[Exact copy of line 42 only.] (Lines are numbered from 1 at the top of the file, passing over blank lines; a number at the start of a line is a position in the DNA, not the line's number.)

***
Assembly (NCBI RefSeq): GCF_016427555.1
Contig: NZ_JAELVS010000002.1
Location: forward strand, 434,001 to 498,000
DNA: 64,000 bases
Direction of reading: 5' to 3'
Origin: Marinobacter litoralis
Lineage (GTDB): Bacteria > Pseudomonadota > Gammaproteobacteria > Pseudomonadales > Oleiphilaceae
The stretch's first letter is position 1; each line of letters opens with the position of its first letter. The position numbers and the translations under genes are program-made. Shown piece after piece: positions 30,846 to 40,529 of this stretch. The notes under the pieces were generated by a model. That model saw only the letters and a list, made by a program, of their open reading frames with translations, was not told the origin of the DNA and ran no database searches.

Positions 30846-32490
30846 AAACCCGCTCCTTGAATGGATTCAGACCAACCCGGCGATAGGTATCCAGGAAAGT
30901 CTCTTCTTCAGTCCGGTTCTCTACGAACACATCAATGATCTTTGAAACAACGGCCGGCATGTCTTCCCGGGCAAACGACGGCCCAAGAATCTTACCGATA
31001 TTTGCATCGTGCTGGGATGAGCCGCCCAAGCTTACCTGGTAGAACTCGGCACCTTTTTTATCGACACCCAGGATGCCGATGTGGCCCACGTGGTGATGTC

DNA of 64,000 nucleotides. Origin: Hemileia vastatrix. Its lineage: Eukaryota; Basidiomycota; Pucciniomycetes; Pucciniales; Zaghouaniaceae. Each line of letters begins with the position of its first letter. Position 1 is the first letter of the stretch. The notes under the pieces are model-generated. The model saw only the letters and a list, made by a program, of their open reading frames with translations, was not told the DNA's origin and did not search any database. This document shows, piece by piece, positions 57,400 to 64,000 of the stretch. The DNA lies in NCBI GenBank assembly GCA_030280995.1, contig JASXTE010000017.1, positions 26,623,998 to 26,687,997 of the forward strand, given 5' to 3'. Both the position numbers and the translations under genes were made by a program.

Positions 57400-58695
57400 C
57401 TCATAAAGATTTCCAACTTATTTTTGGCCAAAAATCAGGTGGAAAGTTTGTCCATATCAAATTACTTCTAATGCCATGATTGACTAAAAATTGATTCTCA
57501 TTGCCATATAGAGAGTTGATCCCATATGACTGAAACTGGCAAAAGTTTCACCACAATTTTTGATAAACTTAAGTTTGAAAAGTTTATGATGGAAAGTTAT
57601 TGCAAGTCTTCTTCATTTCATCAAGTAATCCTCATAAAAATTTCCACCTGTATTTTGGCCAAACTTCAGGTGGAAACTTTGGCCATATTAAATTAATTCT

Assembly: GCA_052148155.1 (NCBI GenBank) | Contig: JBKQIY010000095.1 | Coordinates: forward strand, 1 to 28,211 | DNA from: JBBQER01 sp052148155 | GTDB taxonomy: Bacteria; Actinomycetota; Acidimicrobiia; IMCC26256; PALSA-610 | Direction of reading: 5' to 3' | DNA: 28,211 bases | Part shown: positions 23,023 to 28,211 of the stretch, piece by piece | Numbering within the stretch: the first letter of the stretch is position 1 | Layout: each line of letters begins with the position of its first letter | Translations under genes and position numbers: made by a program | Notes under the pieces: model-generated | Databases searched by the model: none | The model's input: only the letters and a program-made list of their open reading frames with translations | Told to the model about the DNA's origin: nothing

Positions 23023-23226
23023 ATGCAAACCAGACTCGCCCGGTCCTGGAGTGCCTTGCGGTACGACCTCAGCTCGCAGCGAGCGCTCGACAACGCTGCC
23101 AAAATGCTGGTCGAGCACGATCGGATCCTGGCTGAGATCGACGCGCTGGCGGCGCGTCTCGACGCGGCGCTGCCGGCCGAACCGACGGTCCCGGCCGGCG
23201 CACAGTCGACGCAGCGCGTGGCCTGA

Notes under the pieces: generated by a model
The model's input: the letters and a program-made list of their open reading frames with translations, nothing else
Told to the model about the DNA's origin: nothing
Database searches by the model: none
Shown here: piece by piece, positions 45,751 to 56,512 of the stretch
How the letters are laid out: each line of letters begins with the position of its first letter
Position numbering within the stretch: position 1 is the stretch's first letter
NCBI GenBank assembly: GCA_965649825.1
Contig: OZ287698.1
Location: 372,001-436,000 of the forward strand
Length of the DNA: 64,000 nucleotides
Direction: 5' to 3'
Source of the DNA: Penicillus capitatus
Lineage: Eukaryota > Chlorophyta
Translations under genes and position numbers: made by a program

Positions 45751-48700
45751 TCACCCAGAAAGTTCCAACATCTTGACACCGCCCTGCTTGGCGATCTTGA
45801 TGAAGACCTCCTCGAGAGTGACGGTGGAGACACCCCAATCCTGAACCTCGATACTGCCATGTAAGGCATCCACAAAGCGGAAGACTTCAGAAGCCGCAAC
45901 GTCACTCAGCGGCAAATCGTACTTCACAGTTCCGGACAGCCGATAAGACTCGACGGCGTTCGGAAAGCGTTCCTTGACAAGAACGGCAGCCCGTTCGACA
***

45901 GTCACTCAGCGGCAAATCGTACTTCACAGTTCCGGACAGCCGATAAGACTCGACGGCGTTCGGAAAGCGTTCCTTGACAAGAACGGCAGCCCGTTCGACA